Belmont ‘A Stretch’ for Preakness Runner-Up Epicenter 

May 22, 2022

BALTIMORE, Md. – Ron Winchell, owner of Kentucky Derby (G1) and Preakness Stakes (G1) runner-up Epicenter, remarked before Pimlico Race Course’s Middle Jewel of the Triple Crown how elusive the 3-year-old classics have been for his family.

That sentiment was compounded Saturday evening, after Epicenter rallied behind a slow pace to finish 1 1/4 lengths behind triumphant Early Voting. The winner and jockey Jose Ortiz took the lead heading into the far turn after being closest to the soft pace set by long shot Armagnac. Meanwhile, Epicenter, who broke with the field but then was squeezed back, was eighth of nine in the early stages, needing to find running room as Joel Rosario picked his way through horses before making a run at Early Voting in the final eighth of a mile.

It was the second-straight year that Winchell and trainer Steve Asmussen had finished second in the Preakness, following Midnight Bourbon’s loss to the late-running Rombauer in 2021. In that case, Midnight Bourbon pressed a fast pace and was run down late.

“It’s a little tough getting second two years in a row,” Winchell said Saturday evening. “Like I said before, these Triple Crown races are ever-eluding for us…. We’re going to try every year. But this guy had all the makings of what it takes to win.”

Winchell now is 0 for 4 in the Preakness, with two seconds and a third. His late father, Verne, finished fourth with his only Preakness starter.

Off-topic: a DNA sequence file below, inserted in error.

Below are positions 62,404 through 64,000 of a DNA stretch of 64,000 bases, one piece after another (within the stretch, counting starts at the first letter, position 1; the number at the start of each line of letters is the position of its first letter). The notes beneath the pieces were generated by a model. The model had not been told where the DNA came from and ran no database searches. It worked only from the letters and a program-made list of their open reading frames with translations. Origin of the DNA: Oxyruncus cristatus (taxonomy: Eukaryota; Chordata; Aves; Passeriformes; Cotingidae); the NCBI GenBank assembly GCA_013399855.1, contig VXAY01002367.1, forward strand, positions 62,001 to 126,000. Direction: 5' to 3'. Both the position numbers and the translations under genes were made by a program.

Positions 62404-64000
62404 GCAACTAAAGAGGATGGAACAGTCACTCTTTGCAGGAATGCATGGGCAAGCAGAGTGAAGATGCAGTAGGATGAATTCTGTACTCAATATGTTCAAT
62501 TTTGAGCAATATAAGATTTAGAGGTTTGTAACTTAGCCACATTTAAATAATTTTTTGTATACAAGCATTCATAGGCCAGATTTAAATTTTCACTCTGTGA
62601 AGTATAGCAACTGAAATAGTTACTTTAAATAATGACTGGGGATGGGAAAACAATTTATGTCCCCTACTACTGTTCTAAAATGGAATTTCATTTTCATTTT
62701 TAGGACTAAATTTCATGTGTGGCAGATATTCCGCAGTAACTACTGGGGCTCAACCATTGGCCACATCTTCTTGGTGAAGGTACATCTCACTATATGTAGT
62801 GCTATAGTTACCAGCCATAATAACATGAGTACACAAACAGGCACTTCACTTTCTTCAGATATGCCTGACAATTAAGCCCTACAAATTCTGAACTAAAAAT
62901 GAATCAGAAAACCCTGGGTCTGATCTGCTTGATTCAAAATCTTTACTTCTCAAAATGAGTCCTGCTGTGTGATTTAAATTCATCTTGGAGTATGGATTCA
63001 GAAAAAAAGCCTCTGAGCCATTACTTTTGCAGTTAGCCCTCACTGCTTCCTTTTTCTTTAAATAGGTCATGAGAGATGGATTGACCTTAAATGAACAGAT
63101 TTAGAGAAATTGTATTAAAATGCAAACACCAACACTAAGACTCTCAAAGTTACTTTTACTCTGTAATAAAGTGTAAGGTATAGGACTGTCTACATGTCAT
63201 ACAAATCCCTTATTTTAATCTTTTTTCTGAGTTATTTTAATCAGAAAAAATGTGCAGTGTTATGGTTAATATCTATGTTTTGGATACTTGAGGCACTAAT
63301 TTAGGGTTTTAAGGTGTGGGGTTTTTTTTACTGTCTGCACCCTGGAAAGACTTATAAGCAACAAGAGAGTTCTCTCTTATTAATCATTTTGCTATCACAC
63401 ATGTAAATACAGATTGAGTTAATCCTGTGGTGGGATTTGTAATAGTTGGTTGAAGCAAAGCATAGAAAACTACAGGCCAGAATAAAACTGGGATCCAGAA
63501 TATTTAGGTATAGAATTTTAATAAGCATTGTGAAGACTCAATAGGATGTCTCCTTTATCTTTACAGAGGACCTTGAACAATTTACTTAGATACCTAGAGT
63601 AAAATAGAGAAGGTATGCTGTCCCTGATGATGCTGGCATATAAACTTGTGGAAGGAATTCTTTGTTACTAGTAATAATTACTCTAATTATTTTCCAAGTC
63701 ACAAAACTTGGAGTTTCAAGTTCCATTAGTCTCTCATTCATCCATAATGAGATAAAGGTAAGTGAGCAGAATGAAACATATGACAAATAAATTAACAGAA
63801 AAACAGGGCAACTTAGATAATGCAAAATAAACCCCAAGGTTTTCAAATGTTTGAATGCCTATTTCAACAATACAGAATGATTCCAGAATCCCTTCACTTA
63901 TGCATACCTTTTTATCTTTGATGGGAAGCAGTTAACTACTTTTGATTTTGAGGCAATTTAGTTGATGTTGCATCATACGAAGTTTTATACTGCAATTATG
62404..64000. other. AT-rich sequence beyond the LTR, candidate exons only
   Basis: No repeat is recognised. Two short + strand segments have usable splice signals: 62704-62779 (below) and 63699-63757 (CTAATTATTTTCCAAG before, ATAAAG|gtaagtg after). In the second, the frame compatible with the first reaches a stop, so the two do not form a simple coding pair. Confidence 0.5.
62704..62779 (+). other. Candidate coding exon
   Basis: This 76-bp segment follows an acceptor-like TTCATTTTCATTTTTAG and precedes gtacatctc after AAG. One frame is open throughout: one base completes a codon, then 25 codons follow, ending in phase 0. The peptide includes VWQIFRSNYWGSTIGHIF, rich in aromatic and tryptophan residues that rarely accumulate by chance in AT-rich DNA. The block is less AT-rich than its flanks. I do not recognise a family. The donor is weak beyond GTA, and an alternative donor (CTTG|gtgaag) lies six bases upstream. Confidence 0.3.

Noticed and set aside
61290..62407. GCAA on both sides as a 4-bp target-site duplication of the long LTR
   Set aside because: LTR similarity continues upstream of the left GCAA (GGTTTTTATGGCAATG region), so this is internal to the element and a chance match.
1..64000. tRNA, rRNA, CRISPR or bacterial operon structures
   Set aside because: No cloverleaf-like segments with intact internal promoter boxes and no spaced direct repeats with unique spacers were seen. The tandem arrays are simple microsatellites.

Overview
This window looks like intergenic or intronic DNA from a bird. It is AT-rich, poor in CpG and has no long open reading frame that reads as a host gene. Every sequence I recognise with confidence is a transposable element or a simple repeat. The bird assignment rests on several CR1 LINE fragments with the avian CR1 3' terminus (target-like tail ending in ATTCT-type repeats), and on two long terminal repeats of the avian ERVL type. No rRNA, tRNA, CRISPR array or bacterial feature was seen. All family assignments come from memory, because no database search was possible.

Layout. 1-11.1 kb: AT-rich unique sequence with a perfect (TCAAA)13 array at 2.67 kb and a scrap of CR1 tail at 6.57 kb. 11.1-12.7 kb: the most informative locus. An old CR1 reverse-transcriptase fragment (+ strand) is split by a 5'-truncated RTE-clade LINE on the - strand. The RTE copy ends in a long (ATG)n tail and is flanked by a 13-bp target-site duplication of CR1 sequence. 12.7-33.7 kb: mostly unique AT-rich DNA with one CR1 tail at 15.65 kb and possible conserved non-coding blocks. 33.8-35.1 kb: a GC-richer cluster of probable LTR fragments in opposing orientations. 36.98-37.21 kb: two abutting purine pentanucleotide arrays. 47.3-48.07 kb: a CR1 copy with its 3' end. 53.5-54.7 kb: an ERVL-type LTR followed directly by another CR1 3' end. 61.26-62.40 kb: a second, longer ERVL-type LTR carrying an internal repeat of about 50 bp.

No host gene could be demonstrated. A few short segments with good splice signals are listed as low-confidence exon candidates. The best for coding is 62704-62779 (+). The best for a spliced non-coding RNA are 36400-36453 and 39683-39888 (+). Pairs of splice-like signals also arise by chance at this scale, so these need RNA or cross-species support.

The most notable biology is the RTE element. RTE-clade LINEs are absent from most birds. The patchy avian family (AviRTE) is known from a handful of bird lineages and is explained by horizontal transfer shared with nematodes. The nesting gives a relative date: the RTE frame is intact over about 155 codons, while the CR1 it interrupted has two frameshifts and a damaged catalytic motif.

The consolation for Ron Winchell is that he campaigned and still co-owns with Three Chimneys Farm the stallion Gun Runner, the sire of Early Voting. Gun Runner already has five Grade 1-winning sons and daughters, a champion and now a classic winner, from his first crop.

“Let’s turn the page to Gun Runner, because he looked unbelievable – just like he’s always looked,” Winchell said. “Look, we got beat. Getting beat by a Gun Runner makes it a little less painful.”

Winchell speculated that the two-week turnaround from Epicenter’s three-quarters of a length defeat in the Kentucky Derby to 80-1 shot Rich Strike, did not work in his colt’s favor Saturday.

“I don’t think he benefited from the two weeks,” Winchell said. “He looked a little flat. The quarter going in 24-and-1 and he’s way back after that. He didn’t seem like the same horse. That’s just what I’m seeing on the surface.”

Winchell expressed doubt that Epicenter would go on to the Belmont Stakes (G1) at June 11 at Belmont Park.

“I would say that’s a stretch at the moment,” he said. “He had six weeks between the Louisiana Derby and the Derby, and that did him well. I think there might have been five weeks between the Risen Star (G2) and the Louisiana Derby (G2), and that did him well. Just looking at how he came back fresh, that seems to be the recipe at the moment. But at least a Gun Runner won.”

Winchell speculated that a race such as Monmouth Park’s Haskell (G1) or Saratoga’s Travers (G1) could be the next target, with the Breeders’ Cup Classic (G1) at Keeneland in early November a logical objective.

“We’ll turn the page and see where we want to go from there,” he said. “But that’s probably the long-term goal.”

Scott Blasi, chief assistant trainer to Asmussen, said Sunday morning that Epicenter came out of the Preakness in good order. He said Epicenter and his stablemates at Pimlico would van back to Churchill Downs on Monday morning. 

Asmussen ran seven horses in six stakes over Preakness weekend, with two wins, two seconds and two thirds.

Maryland Jockey Club Press Release
Photo: Epicenter arriving at Pimlico (Jerry Dzierwinski/MJC)

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